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• Florida beat writer George Richards is reporting that Panthers first rounder Lawson Crouse will break camp with the team. While Crouse’s play with the club has been fine to this point, that’s not the main reason why he’s sticking around. If he was returned to junior hockey he would have to serve the eight-game suspension he earned for an egregious head shot he landed on North Bay captain Marcus McIvor in their season finale. Rather than having him gather dust in Kingston, Crouse can at least practice with the Cats, and likely will see some regular season action. Yes, it’s odd that the NHL does not honor the OHL’s suspension, but odder still that the OHL counts games served even when the player isn’t with his team. Considering the scrutiny both leagues are facing given the proliferation of head injuries and their response to them, they might want to re-think these policies. 

• It’s looking more likely that the KHL rights to former Los Angeles Kings defenseman Slava Voynov will be dealt by Chelyabinsk to SKA St. Petersburg. The reason? According to the Russian-language website SovSport, Voynov’s daughter wants to attend an English-language school. St. Petersburg has one, Chelyabinsk does not.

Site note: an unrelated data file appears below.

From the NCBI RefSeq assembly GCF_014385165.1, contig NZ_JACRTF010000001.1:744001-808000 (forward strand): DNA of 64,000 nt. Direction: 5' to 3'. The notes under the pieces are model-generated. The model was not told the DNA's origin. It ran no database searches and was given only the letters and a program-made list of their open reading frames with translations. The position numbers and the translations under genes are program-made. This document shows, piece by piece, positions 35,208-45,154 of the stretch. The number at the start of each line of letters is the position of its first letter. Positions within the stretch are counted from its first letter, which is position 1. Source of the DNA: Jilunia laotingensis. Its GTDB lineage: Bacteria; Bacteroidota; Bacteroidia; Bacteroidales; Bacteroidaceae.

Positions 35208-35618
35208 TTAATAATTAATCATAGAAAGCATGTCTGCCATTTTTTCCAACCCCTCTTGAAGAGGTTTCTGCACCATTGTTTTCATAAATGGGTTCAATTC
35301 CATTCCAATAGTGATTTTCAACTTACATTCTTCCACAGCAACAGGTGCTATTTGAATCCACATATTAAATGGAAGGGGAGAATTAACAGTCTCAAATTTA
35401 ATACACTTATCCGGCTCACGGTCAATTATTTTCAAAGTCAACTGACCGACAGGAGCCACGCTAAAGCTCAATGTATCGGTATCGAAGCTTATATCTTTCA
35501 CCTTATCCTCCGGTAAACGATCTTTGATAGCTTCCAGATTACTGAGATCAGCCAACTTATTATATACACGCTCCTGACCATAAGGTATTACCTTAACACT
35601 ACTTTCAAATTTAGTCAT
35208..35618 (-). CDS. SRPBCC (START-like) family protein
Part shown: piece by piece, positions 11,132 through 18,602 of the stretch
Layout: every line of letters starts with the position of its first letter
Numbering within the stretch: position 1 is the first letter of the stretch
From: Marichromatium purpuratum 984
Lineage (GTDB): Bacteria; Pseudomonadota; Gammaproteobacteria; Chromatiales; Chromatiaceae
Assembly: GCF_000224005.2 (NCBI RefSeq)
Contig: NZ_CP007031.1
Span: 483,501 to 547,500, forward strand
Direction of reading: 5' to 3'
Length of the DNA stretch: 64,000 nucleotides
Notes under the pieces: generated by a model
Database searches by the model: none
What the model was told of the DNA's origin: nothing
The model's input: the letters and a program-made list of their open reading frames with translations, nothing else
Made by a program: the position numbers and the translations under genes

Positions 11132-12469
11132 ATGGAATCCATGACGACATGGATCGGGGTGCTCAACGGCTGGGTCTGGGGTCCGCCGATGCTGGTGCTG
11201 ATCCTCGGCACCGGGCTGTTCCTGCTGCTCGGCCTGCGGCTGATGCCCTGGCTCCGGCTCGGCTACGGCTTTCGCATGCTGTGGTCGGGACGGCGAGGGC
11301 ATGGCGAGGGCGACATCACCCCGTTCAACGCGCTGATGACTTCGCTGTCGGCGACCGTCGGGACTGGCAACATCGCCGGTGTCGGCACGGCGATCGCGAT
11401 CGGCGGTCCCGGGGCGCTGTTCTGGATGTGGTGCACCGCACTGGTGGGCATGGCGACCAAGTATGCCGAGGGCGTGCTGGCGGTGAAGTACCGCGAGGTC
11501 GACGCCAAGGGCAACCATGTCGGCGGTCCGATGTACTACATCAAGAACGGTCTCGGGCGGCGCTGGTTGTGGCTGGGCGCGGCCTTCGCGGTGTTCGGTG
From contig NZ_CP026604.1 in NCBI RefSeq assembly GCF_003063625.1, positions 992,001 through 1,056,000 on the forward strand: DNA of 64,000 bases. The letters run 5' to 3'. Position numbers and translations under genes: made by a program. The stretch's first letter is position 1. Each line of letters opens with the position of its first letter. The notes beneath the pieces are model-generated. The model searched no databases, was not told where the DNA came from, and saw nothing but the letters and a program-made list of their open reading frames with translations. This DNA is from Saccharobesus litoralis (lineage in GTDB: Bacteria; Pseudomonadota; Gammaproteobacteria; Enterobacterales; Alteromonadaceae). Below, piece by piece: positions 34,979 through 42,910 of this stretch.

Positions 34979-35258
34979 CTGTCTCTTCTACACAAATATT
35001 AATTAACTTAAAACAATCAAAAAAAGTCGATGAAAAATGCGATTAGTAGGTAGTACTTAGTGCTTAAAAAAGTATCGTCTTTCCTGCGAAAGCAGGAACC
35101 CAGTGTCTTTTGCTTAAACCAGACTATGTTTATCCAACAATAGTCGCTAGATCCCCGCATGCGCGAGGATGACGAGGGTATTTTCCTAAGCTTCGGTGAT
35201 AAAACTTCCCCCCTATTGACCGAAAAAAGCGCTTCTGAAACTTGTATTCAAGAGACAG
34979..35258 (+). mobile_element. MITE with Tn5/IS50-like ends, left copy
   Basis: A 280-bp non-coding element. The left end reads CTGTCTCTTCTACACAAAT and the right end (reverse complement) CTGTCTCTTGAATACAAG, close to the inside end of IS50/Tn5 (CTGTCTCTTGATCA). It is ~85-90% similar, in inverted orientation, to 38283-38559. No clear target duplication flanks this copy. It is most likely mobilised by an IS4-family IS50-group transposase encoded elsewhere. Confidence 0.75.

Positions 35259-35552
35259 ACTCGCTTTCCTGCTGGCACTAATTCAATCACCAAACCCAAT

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• Looks like Dylan McIlrath has finally made the cut with the Rangers. The bruising defender— best known for taking part in 19 fights during his draft year and earning the nickname “The Undertaker”—was a polarizing choice when he was selected 10th in 2010 ahead of more highly rated players including Cam Fowler, Brandon Gormley, Jack Campbell and Vladimir Tarasenko. His slow development has done little to change that perception, until this fall when he finally seems to have put it all together. He’ll never be a star, but he brings an intimidating presence that the Blueshirts have lacked in their own zone. It’ll be interesting to see how the dominoes fall now. The Rangers could look to trade Kevin Klein and clear his $2.9 million hit off the books to create some much needed space. Or they could simply use McIlrath to provide a breather for older defensemen like Dan Boyle or Dan Girardi. Either way, it looks like the kid will get the chance to prove he wasn’t a blown pick after all.

Hot links

• Bruins president Cam Neely blames the media for the perception that coach Claude Julien is on the hot seat. Um-kay.

• A change of position could be a harbinger of a breakthrough season for a young Blackhawks forward.

• TSN issued its list of the top-50 players in the NHL this season. You won’t believe who’s No. 1. Or maybe you will.

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• Here's one for the #fancystats fan: a look at expected goal modeling and how it is the best predictor of future scoring.

• There’s no timetable for the return of Nicklas Backstrom after undergoing offseason hip surgery, but Washington coach Barry Trotz says his No. 1 center will miss at least this many games. Adjust your hockey pools accordingly.

• This veteran Hurricane says he’s accountable for more goals if his team is to have any success this season.

• It’s official: the Anaheim Ducks are going to win the 2016 Stanley Cup.